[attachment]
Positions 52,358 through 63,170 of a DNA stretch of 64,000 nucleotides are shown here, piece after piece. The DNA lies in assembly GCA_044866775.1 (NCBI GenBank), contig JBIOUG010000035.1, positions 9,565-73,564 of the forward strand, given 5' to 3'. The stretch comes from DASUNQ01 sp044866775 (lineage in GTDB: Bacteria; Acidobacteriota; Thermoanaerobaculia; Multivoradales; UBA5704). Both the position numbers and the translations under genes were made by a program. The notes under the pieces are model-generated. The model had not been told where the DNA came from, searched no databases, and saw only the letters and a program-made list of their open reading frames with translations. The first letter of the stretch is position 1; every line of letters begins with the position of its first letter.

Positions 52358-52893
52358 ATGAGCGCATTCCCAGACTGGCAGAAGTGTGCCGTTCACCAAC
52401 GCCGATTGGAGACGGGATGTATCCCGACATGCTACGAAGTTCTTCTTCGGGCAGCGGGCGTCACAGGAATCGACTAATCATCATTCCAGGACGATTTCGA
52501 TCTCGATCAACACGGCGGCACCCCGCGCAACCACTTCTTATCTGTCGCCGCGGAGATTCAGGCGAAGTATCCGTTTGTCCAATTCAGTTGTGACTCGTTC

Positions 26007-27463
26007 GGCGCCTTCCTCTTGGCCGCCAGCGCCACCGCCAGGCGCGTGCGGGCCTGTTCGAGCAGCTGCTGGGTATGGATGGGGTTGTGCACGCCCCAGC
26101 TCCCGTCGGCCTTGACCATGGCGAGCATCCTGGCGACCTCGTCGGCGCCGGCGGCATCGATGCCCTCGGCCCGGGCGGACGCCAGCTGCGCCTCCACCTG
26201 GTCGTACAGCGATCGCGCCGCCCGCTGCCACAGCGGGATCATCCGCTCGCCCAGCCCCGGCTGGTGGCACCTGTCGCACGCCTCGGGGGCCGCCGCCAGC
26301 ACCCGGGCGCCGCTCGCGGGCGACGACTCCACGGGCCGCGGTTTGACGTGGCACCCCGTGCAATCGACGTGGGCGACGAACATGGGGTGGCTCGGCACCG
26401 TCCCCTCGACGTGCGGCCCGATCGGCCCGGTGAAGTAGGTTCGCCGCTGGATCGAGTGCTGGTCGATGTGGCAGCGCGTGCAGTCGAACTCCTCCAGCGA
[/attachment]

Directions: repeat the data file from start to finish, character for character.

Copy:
Positions 52,358 through 63,170 of a DNA stretch of 64,000 nucleotides are shown here, piece after piece. The DNA lies in assembly GCA_044866775.1 (NCBI GenBank), contig JBIOUG010000035.1, positions 9,565-73,564 of the forward strand, given 5' to 3'. The stretch comes from DASUNQ01 sp044866775 (lineage in GTDB: Bacteria; Acidobacteriota; Thermoanaerobaculia; Multivoradales; UBA5704). Both the position numbers and the translations under genes were made by a program. The notes under the pieces are model-generated. The model had not been told where the DNA came from, searched no databases, and saw only the letters and a program-made list of their open reading frames with translations. The first letter of the stretch is position 1; every line of letters begins with the position of its first letter.

Positions 52358-52893
52358 ATGAGCGCATTCCCAGACTGGCAGAAGTGTGCCGTTCACCAAC
52401 GCCGATTGGAGACGGGATGTATCCCGACATGCTACGAAGTTCTTCTTCGGGCAGCGGGCGTCACAGGAATCGACTAATCATCATTCCAGGACGATTTCGA
52501 TCTCGATCAACACGGCGGCACCCCGCGCAACCACTTCTTATCTGTCGCCGCGGAGATTCAGGCGAAGTATCCGTTTGTCCAATTCAGTTGTGACTCGTTC

Positions 26007-27463
26007 GGCGCCTTCCTCTTGGCCGCCAGCGCCACCGCCAGGCGCGTGCGGGCCTGTTCGAGCAGCTGCTGGGTATGGATGGGGTTGTGCACGCCCCAGC
26101 TCCCGTCGGCCTTGACCATGGCGAGCATCCTGGCGACCTCGTCGGCGCCGGCGGCATCGATGCCCTCGGCCCGGGCGGACGCCAGCTGCGCCTCCACCTG
26201 GTCGTACAGCGATCGCGCCGCCCGCTGCCACAGCGGGATCATCCGCTCGCCCAGCCCCGGCTGGTGGCACCTGTCGCACGCCTCGGGGGCCGCCGCCAGC
26301 ACCCGGGCGCCGCTCGCGGGCGACGACTCCACGGGCCGCGGTTTGACGTGGCACCCCGTGCAATCGACGTGGGCGACGAACATGGGGTGGCTCGGCACCG
26401 TCCCCTCGACGTGCGGCCCGATCGGCCCGGTGAAGTAGGTTCGCCGCTGGATCGAGTGCTGGTCGATGTGGCAGCGCGTGCAGTCGAACTCCTCCAGCGA